Wikileaked documents reveal that Brazil continues to head MINUSTAH because it hopes to secure a seat on the U.N. Security Council. The U.S. seeks to maintain a stronghold in Haiti and is concerned that free elections would likely lead to the election of a progressive leader more aligned with left-leaning governments like Venezuela and Cuba. Haiti is thus an important pawn in a regional game of chess.

Free and fair elections are an essential vehicle of democratic expression. The denial of the right to vote has led Haitians to seek popular democracy through other means ?by holding demonstrations and protests to make their voices heard.

Protests that start off as peaceful all too frequently meet forceful and disproportionate responses from the UN forces. The week after the elections, the wife of a camp organizer in Cite Soleil was taken to the hospital after a MINUSTAH soldier shot pepper spray in her eyes. During another protest, a colleague rescued a panicked elderly woman from her makeshift home as a poorly aimed canister filled her tent with tear gas. While crowd control may serve a legitimate purpose in certain circumstances, tear gas, rubber bullets and flash grenades are not the answer to restoring stability in Haiti, and can have drastic consequences.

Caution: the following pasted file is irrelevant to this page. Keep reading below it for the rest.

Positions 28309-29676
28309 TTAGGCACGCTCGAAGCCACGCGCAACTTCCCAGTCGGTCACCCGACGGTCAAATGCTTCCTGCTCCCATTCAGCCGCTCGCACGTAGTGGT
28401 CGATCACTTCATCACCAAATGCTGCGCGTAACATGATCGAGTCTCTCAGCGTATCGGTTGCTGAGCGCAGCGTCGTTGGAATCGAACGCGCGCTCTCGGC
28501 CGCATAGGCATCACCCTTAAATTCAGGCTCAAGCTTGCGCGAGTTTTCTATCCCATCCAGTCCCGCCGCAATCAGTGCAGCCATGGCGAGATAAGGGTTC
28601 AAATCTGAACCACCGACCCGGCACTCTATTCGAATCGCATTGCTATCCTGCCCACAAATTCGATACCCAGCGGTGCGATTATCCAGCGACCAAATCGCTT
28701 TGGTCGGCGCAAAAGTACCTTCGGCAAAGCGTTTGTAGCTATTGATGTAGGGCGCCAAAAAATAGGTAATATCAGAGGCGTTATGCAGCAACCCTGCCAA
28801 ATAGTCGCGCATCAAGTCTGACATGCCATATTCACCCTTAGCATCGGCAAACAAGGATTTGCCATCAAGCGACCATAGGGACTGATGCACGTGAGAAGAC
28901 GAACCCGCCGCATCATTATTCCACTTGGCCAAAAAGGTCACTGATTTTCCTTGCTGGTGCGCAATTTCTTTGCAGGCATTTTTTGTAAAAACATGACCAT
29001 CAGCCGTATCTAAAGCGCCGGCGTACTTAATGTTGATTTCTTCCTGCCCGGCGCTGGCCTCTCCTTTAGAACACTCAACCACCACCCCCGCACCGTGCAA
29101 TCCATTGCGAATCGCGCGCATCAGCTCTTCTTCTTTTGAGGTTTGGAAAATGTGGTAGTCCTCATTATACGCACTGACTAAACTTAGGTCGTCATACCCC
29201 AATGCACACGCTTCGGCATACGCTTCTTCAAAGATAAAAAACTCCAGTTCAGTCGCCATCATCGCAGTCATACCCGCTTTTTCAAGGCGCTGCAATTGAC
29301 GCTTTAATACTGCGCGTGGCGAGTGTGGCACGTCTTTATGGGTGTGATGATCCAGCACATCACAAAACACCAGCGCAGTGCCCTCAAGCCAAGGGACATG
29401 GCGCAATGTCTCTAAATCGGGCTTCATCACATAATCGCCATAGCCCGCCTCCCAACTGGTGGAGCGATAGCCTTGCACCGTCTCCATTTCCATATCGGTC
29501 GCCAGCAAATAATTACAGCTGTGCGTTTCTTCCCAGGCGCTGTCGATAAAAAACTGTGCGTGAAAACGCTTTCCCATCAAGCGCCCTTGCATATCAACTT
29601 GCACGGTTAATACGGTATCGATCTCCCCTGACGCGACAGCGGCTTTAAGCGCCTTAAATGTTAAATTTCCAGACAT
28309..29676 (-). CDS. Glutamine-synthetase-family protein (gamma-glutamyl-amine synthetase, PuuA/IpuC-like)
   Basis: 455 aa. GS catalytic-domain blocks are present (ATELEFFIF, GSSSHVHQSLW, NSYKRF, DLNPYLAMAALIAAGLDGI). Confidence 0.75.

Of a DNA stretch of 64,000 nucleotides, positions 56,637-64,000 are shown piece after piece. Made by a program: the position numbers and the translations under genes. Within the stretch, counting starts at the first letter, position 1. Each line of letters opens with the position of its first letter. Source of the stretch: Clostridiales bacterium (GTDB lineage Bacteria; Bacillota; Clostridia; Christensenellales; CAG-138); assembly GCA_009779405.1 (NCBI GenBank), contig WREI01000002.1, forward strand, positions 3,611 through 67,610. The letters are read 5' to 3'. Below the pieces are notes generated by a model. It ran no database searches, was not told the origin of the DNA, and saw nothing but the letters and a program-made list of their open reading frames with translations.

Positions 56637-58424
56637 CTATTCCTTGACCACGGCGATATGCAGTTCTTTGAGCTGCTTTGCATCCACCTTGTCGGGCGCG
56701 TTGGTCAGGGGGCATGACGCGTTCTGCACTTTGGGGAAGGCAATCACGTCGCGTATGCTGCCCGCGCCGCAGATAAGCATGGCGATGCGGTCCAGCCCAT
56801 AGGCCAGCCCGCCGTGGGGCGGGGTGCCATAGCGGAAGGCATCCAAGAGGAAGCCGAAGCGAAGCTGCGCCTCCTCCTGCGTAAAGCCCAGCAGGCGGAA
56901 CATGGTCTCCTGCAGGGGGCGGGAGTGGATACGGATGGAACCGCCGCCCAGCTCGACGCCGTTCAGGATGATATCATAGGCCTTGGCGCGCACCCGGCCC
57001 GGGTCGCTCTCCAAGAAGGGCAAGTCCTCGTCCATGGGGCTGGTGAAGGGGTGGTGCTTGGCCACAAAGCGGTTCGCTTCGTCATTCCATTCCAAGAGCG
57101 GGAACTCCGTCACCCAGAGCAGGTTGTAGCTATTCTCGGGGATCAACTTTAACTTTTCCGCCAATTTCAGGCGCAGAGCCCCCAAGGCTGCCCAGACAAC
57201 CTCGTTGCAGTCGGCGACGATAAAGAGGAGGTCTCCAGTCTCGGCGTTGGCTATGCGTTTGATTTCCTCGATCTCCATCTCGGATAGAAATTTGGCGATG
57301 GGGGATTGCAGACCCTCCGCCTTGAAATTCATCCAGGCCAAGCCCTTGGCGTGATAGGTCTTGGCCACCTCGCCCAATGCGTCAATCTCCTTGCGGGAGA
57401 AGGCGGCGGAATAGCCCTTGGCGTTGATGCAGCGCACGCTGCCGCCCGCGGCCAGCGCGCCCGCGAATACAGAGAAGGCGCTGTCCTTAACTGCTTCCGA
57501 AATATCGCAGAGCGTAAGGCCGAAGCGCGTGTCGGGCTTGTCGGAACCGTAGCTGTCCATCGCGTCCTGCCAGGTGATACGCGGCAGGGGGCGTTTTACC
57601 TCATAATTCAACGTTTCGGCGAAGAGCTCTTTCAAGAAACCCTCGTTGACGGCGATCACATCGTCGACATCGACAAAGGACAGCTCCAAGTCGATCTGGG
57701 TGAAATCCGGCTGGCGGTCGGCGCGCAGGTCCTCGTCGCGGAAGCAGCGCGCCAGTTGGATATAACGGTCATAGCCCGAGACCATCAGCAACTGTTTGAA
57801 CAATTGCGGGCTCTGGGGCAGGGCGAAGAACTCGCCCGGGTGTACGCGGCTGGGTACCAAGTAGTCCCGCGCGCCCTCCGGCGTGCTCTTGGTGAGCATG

What Haiti needs are new, free, and fair elections. Underlying the unrest on the streets is a sense that Haitian’s sovereignty has been stripped away. The undemocratic election is viewed as imposed on Haiti by the international community: by those who paid for the election, the observers who validated it, and MINUSTAH forces that militarily enforced it.

New elections are the only hope of securing a government with popular support, and thereby stability. As a result of the irregularities, even the front-runner of the November 28 elections has the support of only six percent of eligible voters. Rather than investing in the democratic process, however, the international community is giving millions to the U.N. stabilization mission that many Haitians do not want.

Four days after the elections, the U.N. proposed a 2011 budget for MINUSTAH of $853 million dollars, or $2.3 million a day. This amount nearly surpasses total aid distributed by Haiti’s top 30 donors and represents five times the budget the U.N. requested to combat cholera.

New elections would cost a fraction of this ? just $29 million, or 12 ? days of MINUSTAH’s operations in Haiti ? and would render MINUSTAH’s continued operations unnecessary.

The unrest that has gripped Haiti since the elections should serve as a wakeup call to governments in the Americas to stand up to international political interests and invest in true democracy in Haiti by calling for new elections. Stability through Haiti’s difficult rebuilding process will require as much.

BEATRICE LINDSTROM is a human rights lawyer and Lawyers’ Earthquake Response Network (LERN) Fellow at the Institute for Justice and Democracy in Haiti/ Bureau des Avocats Internationaux, a human rights law firm located in Port-au-Prince, Haiti. She is a graduate of New York University School of Law and a contributor to the Americas Program www.cipamericas.org.